Montag is happy when the book begins, but he is not at ease; because of his internal confusion over the purpose of burning books, he only takes superficial joy in his job.
He walked toward the comer, thinking little at all about nothing in particular. Before he reached the corner, however, he slowed as if a wind had sprung up from nowhere, as if someone hadcalled his name.
(Bradbury, Fahrenheit 451, Google Books)
Montag clearly takes great pride and joy in his job, but every word is tinged with doubt; his "fierce smile" remains on his face after burning the books, but this is not necessarily from his own internal joy, instead being an instinctive reaction bred into him by society. It is clear, as he loses his elation just by walking away, that he is not fully happy, even though he does not yet understand his dissatisfaction with society.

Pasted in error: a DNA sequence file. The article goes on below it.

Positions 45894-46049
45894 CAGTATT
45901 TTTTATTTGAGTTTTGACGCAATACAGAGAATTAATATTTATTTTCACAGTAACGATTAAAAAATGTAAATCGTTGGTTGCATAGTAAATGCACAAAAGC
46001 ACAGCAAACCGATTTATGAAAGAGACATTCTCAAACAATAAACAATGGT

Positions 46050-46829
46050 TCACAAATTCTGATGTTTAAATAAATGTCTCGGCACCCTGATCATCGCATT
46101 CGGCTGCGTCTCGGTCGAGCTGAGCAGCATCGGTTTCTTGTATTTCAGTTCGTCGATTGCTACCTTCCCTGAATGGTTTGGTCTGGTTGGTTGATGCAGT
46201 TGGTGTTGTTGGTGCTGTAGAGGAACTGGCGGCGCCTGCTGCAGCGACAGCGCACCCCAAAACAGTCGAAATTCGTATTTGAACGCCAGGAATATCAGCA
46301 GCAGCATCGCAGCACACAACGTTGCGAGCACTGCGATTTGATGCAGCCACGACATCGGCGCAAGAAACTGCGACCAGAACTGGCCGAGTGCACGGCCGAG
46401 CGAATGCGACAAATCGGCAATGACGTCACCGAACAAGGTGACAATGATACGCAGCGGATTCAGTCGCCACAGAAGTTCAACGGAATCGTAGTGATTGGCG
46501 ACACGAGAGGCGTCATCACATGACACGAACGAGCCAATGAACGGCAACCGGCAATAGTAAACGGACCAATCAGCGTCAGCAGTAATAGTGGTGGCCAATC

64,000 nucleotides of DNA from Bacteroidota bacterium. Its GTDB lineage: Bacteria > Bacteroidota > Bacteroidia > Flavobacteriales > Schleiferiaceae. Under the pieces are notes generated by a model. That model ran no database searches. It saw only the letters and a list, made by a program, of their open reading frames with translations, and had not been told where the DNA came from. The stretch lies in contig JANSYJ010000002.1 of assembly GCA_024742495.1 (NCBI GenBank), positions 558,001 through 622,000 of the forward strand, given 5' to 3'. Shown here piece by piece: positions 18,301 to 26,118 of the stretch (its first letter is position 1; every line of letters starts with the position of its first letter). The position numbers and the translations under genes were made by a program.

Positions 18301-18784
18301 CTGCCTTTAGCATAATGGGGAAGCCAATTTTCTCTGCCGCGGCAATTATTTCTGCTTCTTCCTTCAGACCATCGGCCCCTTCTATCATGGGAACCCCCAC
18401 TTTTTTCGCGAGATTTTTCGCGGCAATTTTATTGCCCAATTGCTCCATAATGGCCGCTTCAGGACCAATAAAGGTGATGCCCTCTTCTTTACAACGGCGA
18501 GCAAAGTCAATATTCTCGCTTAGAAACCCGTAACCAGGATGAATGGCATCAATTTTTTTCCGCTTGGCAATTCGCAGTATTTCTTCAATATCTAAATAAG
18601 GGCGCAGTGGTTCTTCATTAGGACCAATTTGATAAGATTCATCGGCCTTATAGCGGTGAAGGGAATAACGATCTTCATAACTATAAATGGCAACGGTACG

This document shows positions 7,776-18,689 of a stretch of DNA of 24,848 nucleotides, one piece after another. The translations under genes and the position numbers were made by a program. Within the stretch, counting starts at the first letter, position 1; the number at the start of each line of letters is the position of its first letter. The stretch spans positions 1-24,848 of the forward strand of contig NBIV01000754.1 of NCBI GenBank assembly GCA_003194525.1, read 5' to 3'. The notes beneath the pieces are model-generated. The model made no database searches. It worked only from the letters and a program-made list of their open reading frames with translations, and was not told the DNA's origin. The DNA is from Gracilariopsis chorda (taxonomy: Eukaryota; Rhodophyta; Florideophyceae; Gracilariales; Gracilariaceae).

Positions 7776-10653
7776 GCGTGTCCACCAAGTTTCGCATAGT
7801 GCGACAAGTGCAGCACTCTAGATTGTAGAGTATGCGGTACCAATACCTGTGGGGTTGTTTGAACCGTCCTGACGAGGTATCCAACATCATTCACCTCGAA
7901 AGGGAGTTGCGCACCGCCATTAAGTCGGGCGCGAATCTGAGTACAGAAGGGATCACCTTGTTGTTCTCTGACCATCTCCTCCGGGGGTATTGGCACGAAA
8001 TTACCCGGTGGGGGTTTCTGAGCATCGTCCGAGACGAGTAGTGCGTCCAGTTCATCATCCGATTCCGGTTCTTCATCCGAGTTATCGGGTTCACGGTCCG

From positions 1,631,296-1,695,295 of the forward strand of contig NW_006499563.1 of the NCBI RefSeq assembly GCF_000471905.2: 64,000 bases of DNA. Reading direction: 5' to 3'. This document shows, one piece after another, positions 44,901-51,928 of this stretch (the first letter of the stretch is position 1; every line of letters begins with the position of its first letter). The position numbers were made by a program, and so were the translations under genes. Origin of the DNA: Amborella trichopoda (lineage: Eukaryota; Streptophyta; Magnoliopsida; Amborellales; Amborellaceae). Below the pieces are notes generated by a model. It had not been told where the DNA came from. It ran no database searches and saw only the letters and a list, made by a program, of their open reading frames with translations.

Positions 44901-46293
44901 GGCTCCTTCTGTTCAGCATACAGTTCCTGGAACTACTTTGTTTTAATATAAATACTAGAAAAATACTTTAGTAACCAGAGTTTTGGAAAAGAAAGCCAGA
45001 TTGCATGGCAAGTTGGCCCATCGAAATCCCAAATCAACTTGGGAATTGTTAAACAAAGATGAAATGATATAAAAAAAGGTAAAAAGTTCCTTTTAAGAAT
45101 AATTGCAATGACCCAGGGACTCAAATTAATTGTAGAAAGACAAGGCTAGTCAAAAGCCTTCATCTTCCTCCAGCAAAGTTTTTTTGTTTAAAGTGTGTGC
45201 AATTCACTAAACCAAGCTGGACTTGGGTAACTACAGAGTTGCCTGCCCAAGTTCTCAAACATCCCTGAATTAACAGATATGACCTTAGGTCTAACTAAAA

Montag is not content in the beginning of the book. He feels unsettled about his life but does not understand why. This discontent with his day to day life is part of what allows him to see problems in the world around him and leads to the development of his personal conflict within the novel. This is waht allows him to be troubled by the young neighbor girl as well. He thinks he is happy, and he believes he is living the perfect life because he is told so by the barrage of images and sounds he is constantly processing. He assumes he is happy, but does not truly understand what happiness is until much later. It just takes someone asking him if he is happy for him to finally question that reality.